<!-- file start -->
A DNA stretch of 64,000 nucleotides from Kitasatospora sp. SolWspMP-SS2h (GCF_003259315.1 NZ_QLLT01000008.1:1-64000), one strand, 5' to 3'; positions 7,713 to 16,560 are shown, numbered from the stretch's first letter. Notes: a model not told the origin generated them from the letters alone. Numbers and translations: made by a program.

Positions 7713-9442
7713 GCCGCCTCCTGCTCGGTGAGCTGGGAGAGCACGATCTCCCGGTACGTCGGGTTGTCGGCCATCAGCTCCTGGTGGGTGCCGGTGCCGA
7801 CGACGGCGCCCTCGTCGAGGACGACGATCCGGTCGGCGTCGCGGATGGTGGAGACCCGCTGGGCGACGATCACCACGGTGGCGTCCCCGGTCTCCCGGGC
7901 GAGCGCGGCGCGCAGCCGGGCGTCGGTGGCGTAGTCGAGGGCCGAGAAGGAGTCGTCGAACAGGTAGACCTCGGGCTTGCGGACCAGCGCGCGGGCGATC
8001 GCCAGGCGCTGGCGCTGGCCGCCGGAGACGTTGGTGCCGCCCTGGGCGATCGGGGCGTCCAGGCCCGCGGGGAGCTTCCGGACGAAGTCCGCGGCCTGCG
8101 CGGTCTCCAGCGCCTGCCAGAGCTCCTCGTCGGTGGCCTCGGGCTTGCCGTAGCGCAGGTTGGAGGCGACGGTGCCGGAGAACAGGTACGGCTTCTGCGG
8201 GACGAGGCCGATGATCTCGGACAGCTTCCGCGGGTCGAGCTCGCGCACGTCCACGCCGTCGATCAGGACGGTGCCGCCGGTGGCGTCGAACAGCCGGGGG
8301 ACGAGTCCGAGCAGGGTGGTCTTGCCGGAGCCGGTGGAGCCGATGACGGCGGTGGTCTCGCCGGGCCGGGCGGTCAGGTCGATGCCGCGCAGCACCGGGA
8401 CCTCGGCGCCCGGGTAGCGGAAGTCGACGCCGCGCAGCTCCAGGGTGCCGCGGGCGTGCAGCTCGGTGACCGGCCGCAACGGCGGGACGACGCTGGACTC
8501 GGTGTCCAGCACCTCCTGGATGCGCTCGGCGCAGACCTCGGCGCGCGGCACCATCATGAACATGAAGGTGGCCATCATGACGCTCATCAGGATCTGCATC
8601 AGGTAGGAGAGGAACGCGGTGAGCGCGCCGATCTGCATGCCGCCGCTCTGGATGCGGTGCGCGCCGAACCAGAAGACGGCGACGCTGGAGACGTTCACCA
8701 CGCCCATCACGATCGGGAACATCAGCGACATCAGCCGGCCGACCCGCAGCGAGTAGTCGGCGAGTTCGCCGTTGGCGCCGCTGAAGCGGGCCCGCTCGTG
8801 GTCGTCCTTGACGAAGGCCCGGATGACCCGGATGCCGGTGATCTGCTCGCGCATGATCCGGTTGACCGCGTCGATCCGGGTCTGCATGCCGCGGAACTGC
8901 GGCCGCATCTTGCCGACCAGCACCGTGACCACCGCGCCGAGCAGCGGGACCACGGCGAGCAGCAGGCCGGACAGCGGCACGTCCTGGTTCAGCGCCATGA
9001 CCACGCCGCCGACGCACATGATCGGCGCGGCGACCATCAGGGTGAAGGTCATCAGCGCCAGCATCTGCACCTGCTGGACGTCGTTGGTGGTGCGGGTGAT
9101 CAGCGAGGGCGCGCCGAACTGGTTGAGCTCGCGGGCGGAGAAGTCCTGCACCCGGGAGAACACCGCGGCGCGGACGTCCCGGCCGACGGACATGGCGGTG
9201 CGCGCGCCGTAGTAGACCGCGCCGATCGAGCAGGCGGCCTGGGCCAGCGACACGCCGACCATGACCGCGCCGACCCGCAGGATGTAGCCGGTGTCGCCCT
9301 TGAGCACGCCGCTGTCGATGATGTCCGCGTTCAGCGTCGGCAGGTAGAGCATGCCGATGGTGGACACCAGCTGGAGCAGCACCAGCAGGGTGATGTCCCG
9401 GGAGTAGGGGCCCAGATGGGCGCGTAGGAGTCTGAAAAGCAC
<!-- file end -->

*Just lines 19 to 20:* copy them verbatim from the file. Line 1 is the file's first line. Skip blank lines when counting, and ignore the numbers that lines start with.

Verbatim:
9301 TGAGCACGCCGCTGTCGATGATGTCCGCGTTCAGCGTCGGCAGGTAGAGCATGCCGATGGTGGACACCAGCTGGAGCAGCACCAGCAGGGTGATGTCCCG
9401 GGAGTAGGGGCCCAGATGGGCGCGTAGGAGTCTGAAAAGCAC